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Column: Old hand Andre Ethier gets first start, and doesn’t waste opportunity

Andre Either hit his first postseason home run of the 2017 season in Game 3 of the NLDS.

Andre Ethier waited six months for this, seven months, really, if you count the end of spring training.

The monotonous therapy sessions, the periods of despondence and frustration, Ethier endured in the unlikely chance he could live the night he lived Tuesday at Wrigley Field.

In the first at-bat of his first start of this postseason, Ethier was presented with his opportunity and didn’t miss, belting a second-inning offering from Kyle Hendricks over the ivy-covered brick wall in right field. The home run silenced the home crowd and energized the Dodgers, who went on to claim a 6-1 victory over the Chicago Cubs.

If these are Ethier’s final couple of weeks with the Dodgers, what a final couple of weeks they will be. The Dodgers are a victory removed from their first World Series appearance in 29 years, as they lead the National League Championship Series 3-0.

“Tomorrow’s the most important game,” he said. “We’ve got to figure out a way to close it out tomorrow.”

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Ethier didn’t want to look ahead to the World Series, but allowed himself a moment to reflect. He is 35. His contract includes an option for next season the Dodgers are expected to decline.

“It was a long road just to get back to here and get on this roster,” said Ethier, who was two for four.

He was sidelined because of a broken leg for the first five months of the regular season last year, but played well enough to earn a place on the Dodgers’ postseason roster. He homered here last year, too, in a pinch-hit appearance in Game 1 of the NLCS.

The late season made him optimistic about this year. He proved to himself he could still be productive. He prepared his body over the offseason for the upcoming six-month grind.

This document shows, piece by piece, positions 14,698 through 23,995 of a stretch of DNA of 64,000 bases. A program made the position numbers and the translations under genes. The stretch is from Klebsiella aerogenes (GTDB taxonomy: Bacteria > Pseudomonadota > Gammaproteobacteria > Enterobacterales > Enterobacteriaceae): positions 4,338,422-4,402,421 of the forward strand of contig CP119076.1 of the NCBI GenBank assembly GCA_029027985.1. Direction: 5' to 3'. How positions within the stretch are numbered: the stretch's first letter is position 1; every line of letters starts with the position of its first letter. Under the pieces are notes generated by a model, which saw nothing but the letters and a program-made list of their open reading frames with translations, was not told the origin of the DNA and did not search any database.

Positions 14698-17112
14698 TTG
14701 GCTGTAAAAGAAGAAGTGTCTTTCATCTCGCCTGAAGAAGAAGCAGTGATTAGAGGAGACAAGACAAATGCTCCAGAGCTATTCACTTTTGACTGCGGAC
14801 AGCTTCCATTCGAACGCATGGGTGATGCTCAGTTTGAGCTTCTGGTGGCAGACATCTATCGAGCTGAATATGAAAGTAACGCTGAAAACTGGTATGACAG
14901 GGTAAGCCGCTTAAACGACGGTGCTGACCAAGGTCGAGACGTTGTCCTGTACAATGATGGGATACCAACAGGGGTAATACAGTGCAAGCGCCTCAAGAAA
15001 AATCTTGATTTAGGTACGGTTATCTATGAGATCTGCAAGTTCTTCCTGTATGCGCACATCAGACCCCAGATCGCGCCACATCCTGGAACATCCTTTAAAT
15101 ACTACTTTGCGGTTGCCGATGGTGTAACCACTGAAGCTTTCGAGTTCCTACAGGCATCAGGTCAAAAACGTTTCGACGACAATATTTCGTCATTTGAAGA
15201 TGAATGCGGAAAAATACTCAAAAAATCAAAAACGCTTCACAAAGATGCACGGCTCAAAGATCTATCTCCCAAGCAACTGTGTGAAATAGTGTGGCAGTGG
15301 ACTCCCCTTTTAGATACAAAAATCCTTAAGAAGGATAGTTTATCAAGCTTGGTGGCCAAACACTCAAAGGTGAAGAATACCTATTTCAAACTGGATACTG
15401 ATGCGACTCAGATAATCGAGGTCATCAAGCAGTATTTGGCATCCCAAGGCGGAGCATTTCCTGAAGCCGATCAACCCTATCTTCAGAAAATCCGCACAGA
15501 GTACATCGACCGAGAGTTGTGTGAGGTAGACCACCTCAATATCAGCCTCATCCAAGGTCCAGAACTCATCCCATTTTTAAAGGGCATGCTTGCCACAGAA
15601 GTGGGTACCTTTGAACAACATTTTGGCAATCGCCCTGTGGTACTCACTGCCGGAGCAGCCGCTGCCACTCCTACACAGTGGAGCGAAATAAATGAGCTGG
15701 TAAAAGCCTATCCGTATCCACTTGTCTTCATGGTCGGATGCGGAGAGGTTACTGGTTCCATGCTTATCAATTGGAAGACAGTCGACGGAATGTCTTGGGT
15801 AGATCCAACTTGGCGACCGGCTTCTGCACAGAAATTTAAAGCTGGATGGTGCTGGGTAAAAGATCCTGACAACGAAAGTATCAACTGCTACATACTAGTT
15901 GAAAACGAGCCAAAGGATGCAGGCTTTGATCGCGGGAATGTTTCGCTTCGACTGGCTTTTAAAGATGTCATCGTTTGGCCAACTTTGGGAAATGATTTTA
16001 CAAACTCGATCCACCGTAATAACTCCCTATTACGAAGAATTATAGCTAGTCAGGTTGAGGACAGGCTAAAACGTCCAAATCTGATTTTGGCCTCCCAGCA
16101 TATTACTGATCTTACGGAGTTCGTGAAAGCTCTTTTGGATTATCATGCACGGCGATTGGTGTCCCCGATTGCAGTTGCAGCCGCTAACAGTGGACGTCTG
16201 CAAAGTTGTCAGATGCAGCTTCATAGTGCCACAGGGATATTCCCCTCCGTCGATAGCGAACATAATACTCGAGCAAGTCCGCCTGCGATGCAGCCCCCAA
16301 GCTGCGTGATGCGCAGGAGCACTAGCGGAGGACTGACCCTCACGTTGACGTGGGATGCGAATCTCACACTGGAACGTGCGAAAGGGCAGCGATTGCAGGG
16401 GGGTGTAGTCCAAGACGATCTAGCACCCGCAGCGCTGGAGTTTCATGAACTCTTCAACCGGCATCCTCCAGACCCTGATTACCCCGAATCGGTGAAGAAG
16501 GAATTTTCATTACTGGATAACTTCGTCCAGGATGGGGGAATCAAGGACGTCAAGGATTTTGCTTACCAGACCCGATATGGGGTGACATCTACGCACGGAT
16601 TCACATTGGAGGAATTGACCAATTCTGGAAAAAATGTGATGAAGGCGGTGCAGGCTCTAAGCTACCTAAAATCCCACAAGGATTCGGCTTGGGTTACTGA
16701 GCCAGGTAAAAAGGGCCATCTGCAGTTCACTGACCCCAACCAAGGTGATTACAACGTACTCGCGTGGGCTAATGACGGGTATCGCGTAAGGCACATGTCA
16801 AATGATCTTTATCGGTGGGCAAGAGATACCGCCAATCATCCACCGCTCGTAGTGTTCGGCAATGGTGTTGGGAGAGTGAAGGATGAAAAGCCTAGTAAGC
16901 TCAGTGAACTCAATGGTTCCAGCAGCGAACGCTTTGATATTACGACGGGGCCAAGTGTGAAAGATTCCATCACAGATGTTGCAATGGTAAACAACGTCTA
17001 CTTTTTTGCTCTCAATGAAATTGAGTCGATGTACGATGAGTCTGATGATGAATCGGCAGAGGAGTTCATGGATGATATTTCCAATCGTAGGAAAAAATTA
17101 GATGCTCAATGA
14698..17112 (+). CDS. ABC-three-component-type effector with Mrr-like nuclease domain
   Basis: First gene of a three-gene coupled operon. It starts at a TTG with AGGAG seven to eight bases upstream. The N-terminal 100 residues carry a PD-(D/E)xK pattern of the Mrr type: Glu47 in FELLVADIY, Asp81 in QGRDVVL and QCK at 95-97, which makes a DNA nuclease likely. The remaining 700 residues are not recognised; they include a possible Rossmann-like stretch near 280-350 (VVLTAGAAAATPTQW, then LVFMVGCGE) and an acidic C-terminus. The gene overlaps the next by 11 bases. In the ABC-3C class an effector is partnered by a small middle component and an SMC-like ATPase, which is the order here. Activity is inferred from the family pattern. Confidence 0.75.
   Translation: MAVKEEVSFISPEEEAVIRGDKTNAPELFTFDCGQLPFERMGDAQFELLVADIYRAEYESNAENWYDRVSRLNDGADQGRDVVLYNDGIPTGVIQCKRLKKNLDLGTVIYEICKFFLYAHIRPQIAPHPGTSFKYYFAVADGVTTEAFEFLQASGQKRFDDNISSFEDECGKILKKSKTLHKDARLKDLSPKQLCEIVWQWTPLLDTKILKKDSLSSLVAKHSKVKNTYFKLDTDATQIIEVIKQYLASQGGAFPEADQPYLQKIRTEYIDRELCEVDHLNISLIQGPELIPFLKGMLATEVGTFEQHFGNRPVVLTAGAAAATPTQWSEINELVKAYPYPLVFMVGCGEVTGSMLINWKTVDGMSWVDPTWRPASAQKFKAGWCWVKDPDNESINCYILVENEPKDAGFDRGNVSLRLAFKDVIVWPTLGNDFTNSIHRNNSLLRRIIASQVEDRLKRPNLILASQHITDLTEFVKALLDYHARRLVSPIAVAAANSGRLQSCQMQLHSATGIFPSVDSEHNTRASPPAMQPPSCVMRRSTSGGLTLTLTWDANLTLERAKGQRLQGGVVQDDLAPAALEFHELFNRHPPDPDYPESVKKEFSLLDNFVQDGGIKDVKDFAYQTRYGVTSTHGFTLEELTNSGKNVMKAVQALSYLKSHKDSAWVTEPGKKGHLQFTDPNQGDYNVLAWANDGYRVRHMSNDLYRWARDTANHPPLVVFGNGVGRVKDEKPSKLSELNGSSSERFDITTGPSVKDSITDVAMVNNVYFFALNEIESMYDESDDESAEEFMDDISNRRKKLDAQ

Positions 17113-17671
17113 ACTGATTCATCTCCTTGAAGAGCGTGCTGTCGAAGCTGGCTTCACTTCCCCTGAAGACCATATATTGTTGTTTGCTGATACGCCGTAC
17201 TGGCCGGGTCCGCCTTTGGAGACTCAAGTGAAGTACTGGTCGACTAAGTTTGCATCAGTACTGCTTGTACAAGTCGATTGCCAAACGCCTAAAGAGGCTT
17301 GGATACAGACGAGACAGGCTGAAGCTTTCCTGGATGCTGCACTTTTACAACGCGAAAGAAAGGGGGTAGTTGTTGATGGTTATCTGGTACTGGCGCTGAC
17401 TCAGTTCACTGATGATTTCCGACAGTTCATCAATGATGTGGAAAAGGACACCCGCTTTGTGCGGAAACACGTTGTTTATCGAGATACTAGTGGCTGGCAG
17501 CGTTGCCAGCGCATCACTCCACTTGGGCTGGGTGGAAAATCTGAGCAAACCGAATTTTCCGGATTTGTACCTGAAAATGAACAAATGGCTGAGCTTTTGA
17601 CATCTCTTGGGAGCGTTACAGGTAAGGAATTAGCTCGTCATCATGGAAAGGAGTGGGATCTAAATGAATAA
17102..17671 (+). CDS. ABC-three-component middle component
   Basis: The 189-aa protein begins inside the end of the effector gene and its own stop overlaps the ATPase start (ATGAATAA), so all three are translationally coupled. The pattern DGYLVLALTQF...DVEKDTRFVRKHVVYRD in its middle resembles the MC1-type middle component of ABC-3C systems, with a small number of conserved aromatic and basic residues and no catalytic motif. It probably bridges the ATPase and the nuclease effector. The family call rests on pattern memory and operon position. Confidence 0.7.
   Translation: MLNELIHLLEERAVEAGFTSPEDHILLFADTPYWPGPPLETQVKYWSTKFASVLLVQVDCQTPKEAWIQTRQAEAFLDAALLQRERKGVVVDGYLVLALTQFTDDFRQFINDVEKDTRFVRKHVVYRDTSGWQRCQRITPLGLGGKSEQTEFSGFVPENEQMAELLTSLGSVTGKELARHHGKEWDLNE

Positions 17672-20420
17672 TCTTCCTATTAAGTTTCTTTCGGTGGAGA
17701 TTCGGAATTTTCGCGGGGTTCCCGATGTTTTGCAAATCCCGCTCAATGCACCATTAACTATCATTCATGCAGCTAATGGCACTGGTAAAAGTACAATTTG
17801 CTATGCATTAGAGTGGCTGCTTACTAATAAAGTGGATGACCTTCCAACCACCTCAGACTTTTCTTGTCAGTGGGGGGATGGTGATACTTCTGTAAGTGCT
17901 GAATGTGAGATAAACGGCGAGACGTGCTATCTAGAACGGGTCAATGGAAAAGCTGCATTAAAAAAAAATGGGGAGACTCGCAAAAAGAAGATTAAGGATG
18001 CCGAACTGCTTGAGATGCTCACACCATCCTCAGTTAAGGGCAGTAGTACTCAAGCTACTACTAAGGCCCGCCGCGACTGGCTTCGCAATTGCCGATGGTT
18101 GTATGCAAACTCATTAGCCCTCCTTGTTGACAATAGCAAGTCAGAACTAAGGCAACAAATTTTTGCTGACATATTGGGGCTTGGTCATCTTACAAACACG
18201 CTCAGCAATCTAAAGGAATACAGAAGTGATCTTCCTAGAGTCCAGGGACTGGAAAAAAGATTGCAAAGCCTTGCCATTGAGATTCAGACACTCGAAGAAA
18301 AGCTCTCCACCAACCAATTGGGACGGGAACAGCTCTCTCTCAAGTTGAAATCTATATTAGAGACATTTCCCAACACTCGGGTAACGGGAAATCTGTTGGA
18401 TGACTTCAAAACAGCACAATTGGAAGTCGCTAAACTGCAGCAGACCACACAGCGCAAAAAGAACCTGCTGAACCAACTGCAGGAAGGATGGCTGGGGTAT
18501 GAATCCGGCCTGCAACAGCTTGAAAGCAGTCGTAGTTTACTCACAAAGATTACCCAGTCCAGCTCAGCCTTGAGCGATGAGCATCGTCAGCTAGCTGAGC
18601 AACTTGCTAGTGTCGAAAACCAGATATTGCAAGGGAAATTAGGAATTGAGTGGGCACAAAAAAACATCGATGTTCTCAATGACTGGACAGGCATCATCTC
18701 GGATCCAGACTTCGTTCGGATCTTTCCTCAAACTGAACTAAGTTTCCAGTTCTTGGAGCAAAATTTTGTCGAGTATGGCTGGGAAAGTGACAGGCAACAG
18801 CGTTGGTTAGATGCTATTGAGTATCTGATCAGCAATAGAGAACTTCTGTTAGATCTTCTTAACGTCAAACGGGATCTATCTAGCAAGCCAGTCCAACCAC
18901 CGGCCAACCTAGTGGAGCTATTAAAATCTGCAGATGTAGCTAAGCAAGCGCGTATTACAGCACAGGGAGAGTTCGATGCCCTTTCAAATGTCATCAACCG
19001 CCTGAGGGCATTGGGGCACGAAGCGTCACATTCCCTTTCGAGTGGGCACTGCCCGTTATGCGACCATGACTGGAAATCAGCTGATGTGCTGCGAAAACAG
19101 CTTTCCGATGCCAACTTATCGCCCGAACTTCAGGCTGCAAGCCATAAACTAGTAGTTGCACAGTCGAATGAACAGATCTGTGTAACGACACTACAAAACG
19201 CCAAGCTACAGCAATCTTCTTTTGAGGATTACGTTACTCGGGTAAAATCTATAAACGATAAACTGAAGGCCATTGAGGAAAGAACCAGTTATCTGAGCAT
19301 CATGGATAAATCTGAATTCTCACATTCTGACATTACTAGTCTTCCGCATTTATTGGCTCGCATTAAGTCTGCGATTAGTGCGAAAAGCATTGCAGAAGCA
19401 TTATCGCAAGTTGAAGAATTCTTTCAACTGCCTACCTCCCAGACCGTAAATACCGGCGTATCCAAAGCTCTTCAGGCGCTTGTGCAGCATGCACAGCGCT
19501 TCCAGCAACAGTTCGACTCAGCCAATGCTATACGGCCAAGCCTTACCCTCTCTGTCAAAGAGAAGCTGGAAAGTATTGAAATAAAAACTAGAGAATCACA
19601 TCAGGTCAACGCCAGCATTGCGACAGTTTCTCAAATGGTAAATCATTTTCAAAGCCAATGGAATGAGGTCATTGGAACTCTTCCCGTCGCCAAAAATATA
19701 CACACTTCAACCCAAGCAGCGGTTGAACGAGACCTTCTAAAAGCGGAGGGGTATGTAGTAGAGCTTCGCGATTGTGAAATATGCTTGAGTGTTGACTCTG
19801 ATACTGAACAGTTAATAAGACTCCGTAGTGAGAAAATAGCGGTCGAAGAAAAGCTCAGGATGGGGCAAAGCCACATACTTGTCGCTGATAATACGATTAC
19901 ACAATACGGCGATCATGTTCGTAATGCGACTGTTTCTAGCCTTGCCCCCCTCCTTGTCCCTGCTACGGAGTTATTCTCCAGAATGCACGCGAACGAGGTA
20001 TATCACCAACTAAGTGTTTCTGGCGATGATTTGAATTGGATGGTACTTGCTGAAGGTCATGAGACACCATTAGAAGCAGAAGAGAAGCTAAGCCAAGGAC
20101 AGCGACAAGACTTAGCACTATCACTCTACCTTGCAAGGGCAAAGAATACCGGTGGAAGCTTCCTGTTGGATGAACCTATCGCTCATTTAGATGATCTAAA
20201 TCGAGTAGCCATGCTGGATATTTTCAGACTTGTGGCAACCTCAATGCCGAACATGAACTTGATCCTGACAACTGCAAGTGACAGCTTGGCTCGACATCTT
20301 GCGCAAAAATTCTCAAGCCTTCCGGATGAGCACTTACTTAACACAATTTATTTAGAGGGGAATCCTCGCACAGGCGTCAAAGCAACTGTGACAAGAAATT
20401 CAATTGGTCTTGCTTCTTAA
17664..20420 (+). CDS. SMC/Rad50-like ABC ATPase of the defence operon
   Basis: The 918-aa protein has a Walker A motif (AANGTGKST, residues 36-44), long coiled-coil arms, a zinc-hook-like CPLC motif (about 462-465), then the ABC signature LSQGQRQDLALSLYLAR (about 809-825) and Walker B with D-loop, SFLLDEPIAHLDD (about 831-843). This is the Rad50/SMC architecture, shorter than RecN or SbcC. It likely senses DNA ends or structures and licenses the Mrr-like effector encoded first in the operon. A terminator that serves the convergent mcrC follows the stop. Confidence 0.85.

“I put myself back in position, health-wise, baseball-wise, where I was the previous year,” he said.

But running from the batter’s box to first base in a spring-training game, Ethier felt something in his back. He didn’t think much of it at first. But the pain didn’t subside and he went for an examination that revealed a herniated disk.

“I was in disbelief and disheartened for a while,” he said.

Rehabilitation was a slow process. His projected return date was pushed back over and over again.

The nature of the injury worsened the situation.

“When I broke my leg last summer, I could still swing, I could still throw, I could still lift weights a certain way, I could still do all these things,” he said. “I just had to stay off my leg. My back, I couldn’t do any of that stuff.”

Unable to count on Ethier returning, the Dodgers acquired another left-handed-hitting outfielder, Curtis Granderson.

Ethier knew he was a longshot to make the postseason roster when he was activated from the 60-day disabled list in September. But he played well enough over 22 games to make the Dodgers invest a roster spot on him.

“The game honors you,” Dodgers manager Dave Roberts said. “And a guy like Andre, who has done it the right way for such a long time and repeatedly said he just wanted to be a part of this and to prepare every single day like he’s going to play. … When that opportunity presented itself, he was ready.”

That opportunity presented itself Tuesday.

When Ethier stepped into the batter’s box against Hendricks, the Dodgers trailed 1-0.

Ethier took a pitch. He sent the second crashing into a small video scoreboard above the wall.

“This is a tough place to play,” Ethier said. “It really is. You can just feel that energy, the stadium closing in on you.”

Ethier heard the stadium go silent.

He knew the message the home run sent to the Cubs: The Dodgers weren’t backing down. They were here to fight.

“Every time we get something, it’s how we can answer,” Ethier said.

Ethier singled in his third at-bat.

This was the same stadium where Ethier recorded his first postseason hit nine years earlier.

A couple of weeks ago, Ethier joked about how many postseason games he played without reaching a World Series. This is Ethier’s eighth time in the playoffs in 12 major league seasons.

Ethier’s message to himself will remain simple, similar to the one he told himself as he was trying to recover from the back injury that cost him most of this season.

“Just getting after it tomorrow,” Ethier said. “Get the job done.”

dylan.hernandez@latimes.com

Follow Dylan Hernandez on Twitter @dylanohernandez


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